2

With EF Core 5.0 Many-to-many relations are introduced. I'm getting stucked on how to update them through my asp .net api.

For One-to-one and One-to-many relations there is a convention by simply adding the property name followed by ID.

public class Blog
{
    public int BlogId { get; set; }
    public string Url { get; set; }

    public BlogImage BlogImage { get; set; }
}

public class BlogImage
{
    public int BlogImageId { get; set; }
    public byte[] Image { get; set; }
    public string Caption { get; set; }

    public int BlogId { get; set; }
    public Blog Blog { get; set; }
}

So a propper POST Request could look like

{
  "BlogId": 123,
  "Url": "example.com",
  "BlogImageID": 42
}

but I could not find out if there is a convention or how it look like for Many-to-many relations

public class Post
{
    public int PostId { get; set; }
    public string Title { get; set; }
    public string Content { get; set; }

    public ICollection<Tag> Tags { get; set; }
}

public class Tag
{
    public string TagId { get; set; }

    public ICollection<Post> Posts { get; set; }
}

Is there a convention to map the body of a http request to Many-to-many relations using EF 5.0?

0
4

Consider the following two entities which are in many-to-many relationship -

public class Post
{
    public int Id { get; set; }
    public string Title { get; set; }

    public ICollection<Tag> Tags { get; set; }
}

public class Tag
{
    public int Id { get; set; }
    public string Name { get; set; }

    public ICollection<Post> Posts { get; set; }
}

When updating the Tags in a Post entity, in the most common scenario, a new list of tag Ids are sent from the client-side, and the request payload will look like -

{
    "id": 123,
    "title": "An Awesome Post",
    "tags": [2, 7, 13]
}

Typically, you'd want to define a DTO to represent this request object, like -

public class PostUpdateDTO
{
    public int Id { get; set; }
    public string Title { get; set; }

    public List<int> Tags { get; set; }
}

Then, for the update operation itself, you can do something like -

[HttpPut]
public async Task Put([FromBody]PostUpdateDTO dto)
{
    // fetch existing Post including related Tags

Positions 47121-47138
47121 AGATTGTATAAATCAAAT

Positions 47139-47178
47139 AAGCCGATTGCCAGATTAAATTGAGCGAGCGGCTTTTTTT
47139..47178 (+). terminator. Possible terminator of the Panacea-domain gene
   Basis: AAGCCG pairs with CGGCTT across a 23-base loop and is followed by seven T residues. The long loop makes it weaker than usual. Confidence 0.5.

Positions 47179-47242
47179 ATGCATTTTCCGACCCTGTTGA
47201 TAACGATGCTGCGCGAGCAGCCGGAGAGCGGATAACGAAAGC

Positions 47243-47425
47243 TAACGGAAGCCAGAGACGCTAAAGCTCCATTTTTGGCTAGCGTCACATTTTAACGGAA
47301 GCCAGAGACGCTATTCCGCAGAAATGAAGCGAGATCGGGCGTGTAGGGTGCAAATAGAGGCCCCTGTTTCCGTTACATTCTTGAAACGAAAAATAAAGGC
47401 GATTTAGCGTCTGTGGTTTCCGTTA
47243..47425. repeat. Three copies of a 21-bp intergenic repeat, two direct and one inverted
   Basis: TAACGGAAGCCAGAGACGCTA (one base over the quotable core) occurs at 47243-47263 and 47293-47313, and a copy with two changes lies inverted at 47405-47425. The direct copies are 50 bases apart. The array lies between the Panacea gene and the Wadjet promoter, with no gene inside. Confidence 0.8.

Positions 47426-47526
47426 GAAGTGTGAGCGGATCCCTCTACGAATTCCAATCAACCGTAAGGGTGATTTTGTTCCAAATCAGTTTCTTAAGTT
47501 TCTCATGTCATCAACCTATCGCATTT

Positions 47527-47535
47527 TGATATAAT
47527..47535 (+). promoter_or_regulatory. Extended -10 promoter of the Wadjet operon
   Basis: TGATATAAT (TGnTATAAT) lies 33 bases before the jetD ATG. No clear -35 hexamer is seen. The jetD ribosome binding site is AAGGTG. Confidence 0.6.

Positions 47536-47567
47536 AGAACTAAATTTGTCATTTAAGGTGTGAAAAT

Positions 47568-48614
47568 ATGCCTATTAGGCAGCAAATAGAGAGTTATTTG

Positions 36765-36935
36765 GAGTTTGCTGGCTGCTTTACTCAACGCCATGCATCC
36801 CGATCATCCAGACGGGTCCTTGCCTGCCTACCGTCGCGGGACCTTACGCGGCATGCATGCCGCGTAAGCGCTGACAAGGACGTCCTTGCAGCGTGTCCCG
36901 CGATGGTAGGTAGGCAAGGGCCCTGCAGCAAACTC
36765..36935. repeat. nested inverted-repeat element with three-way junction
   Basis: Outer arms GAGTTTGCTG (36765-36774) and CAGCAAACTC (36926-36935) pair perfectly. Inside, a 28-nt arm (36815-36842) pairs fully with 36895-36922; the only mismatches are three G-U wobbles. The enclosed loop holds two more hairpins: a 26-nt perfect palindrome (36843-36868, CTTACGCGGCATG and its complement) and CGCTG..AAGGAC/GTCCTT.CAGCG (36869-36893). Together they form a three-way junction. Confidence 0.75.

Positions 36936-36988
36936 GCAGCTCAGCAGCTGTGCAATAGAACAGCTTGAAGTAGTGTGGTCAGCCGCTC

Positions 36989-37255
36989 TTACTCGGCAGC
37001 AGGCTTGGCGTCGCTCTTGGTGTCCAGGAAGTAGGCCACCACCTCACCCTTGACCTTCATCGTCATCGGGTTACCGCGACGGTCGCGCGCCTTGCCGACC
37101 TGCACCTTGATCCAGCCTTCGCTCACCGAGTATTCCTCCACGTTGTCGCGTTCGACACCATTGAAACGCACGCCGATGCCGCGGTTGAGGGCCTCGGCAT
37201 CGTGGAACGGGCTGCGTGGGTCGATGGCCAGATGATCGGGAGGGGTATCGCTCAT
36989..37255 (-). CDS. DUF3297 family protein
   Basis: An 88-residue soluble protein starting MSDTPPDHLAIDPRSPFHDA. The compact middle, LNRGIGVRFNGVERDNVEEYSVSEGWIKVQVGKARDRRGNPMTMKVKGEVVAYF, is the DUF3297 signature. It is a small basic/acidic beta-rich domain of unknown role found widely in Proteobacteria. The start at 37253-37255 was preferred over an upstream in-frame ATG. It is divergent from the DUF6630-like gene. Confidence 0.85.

var post = await _DbCtx.Posts
        .Include(p => p.Tags)
        .FirstOrDefaultAsync(p => p.Id == dto.Post.Id);

    // remove all Tags from the existing list
    post.Tags.Clear();
    
    // add new Tags to the list whose Ids are sent by the client
    // but to identify them you need the list of all available tags
    var availableTags = await _DbCtx.Tags.ToListAsync();
    foreach (var id in dto.Tags)
    {
        post.Tags.Add(availableTags.First(p => p.Id == id));
    }
    
    // modify properties of Post if you need, like -
    // post.Title = dto.Title;

    await _DbCtx.SaveChangesAsync();
}

As you can see, this requires a trip to the database to fetch a list of all available Tag. If you don't like that and want to skip it, you can try the following approach -

[HttpPut]
public async Task Put([FromBody]PostUpdateDTO dto)
{
    // fetch existing Post including related Tags
    var post = await _DbCtx.Posts
        .Include(p => p.Tags)
        .FirstOrDefaultAsync(p => p.Id == dto.Post.Id);

    // remove Tags which are in the existing Tag list, but not 
    // in the new list sent by the client
    post.Tags.Where(tag => !dto.Tags.Any(id => id == tag.Id))
        .ToList().ForEach(tag => post.Tags.Remove(tag));

    // add Tags which are in the new list sent by the client, but 
    // not in the existing Tag list
    dto.Tags.Where(id => !post.Tags.Any(tag => tag.Id == id))
        .ToList().ForEach(id => post.Tags.Add(new Tag { Id = id }));

    // modify properties of Post if you need, like -
    // post.Title = dto.Title;

    await _DbCtx.SaveChangesAsync();
}

About that - property name followed by ID :
The kind of Id property you are referring to represents a foreign-key. Neither of these two entities contains a foreign-key property, because neither of them depends on the other. A foreign-key implies a parent/child or principal/dependent relationship. But when two entities are in many-to-many relation, they are independent of each other.

Your Answer

By clicking “Post Your Answer”, you agree to our terms of service, privacy policy and cookie policy

Not the answer you're looking for? Browse other questions tagged or ask your own question.